Only twenty years ago, one would never fancy to see any of Claudio Monteverdi’s operas in an important opera house, but the increasing popularity of baroque music and (most probably) the colorful libretto of L’Incoronazione di Poppea has brought the work of this Italian composer to the general public in places like Paris* and Madrid. The less theatrically flamboyant L’Orfeo has not had the same luck. The Bavarian State Opera decided last year to take the lead by presenting a new staging cast from its own roster. The première conductor, Ivor Bolton, opted to be mostly faithful to the instrumental forces used by Monteverdi himself back in 1607. For that purpose, a continuo ensemble has been added to a group of members of the Bavarian State Orchestra.
For many, the main source of interest is the casting of the German Lieder-singing “superstar” Christian Gerhaher in the title role. This is a repertoire he is not usually associated to. I, for instance, have never heard him say let alone sing a word in a language other than German. I had very low expectations and, therefore, cannot truly vouch for my mostly positive impression: his Italian is not idiomatic, but more than acceptably delivered; his coloratura is not a model of accuracy, but is fluent and generally effortless; his purity of line stands for baroque style, except when he verges on veteran-Fischer-Dieskau-like hectoring in high and louder-than-piano passages (truth be said, rarely); his fastidiousness and lack of fondness for legato less problematic in this more declamatory music. At any rate, taking in consideration the variety of his repertoire and the difficulty of the task, one can easily deem this performance successful, especially from a baritone. His Euridice was the sensuous sounding Elsa Benoit, while Anna Stéphany was grainy yet sensitive and stylish as Musica and Speranza. Having Anna Bonitatibus as the Messaggera and Proserpina, however, had the effect of exposing the liability of the performance as a whole. Monteverdi’s music requires an absolute mastery of the natural rhythm of Italian language. This is particularly noticeable in florid passages, where inexpert ears fail to distinguish the “main” notes from embellishment. One just needs to turn to Jordi Savall’s video where the not truly impeccable Furio Zanasi is rhythmically always right on the mark and therefore fully understandable even during extremely florid passages. Accordingly, Savall responds to his cast with more vivid and contrasted tempi and more expressive playing. But it would be unfair not to praise conductor Cristopher Moulds and his instrumentalists – this was stylish and beautiful music-making.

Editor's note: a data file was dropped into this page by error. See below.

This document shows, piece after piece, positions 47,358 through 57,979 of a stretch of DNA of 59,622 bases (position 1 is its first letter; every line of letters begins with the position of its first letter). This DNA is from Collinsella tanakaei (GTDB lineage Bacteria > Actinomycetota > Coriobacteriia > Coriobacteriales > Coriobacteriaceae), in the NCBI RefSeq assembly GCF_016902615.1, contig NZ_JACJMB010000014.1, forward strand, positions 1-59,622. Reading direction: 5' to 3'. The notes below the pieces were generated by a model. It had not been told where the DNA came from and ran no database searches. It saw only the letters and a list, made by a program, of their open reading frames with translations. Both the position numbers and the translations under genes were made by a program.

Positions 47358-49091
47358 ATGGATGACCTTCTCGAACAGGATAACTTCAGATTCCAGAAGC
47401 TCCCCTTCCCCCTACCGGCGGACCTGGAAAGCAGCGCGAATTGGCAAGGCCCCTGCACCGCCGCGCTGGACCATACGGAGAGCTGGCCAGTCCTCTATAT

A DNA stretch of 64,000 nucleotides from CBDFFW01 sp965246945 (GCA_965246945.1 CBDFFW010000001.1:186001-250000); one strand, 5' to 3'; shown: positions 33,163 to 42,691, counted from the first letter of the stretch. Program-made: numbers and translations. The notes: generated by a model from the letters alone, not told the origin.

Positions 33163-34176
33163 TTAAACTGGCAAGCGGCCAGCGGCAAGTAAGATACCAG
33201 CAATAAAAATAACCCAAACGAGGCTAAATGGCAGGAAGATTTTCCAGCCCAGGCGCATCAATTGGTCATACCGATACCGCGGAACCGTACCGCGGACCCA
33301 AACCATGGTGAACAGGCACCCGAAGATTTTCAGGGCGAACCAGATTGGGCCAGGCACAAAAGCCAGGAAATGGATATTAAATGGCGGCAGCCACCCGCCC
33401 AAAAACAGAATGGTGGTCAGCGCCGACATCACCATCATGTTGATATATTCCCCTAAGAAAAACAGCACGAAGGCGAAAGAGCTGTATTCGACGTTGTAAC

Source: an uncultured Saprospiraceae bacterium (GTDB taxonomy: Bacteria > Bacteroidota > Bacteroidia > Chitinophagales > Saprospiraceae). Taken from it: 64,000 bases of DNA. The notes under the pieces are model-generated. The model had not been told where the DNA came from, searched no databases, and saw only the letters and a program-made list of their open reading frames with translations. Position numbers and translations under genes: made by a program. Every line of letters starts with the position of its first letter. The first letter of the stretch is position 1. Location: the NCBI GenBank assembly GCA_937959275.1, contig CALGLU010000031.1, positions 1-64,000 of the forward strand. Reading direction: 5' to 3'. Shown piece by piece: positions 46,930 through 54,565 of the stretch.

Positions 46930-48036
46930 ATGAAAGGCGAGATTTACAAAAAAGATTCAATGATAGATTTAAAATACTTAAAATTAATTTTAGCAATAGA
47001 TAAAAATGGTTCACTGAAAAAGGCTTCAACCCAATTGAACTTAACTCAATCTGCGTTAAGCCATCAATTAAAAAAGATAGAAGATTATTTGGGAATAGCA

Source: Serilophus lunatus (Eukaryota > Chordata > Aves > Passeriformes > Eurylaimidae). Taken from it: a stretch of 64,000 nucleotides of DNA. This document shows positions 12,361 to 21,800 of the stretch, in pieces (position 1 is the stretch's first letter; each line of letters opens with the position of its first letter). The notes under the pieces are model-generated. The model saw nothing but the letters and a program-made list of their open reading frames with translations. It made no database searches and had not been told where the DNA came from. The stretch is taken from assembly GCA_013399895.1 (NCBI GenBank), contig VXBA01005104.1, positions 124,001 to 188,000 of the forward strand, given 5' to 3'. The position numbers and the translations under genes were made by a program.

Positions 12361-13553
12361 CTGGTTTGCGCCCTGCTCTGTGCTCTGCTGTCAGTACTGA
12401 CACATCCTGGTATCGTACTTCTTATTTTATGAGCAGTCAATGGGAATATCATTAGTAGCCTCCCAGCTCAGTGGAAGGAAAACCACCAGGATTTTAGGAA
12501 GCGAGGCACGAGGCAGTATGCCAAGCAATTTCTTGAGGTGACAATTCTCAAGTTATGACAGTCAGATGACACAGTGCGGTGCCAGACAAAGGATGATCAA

David Bösch’s imaginative production never ceased to offer the audience something to watch, by virtue of detailed stage direction to soloists and choristers and use of stage devices. His re-interpretation of the libretto is intelligent and subtle if very depressing. I only wish the lighting could add a little bit more difference between what goes in the world of the living and that of the dead. Unless this was a dramatic point I did not notice…
*It would be unfair to overlook the fact that the Opéra de Paris dared to stage it in 1978… with Gwyneth Jones, Jon Vickers, Christa Ludwig and Nicolai Ghiaurov.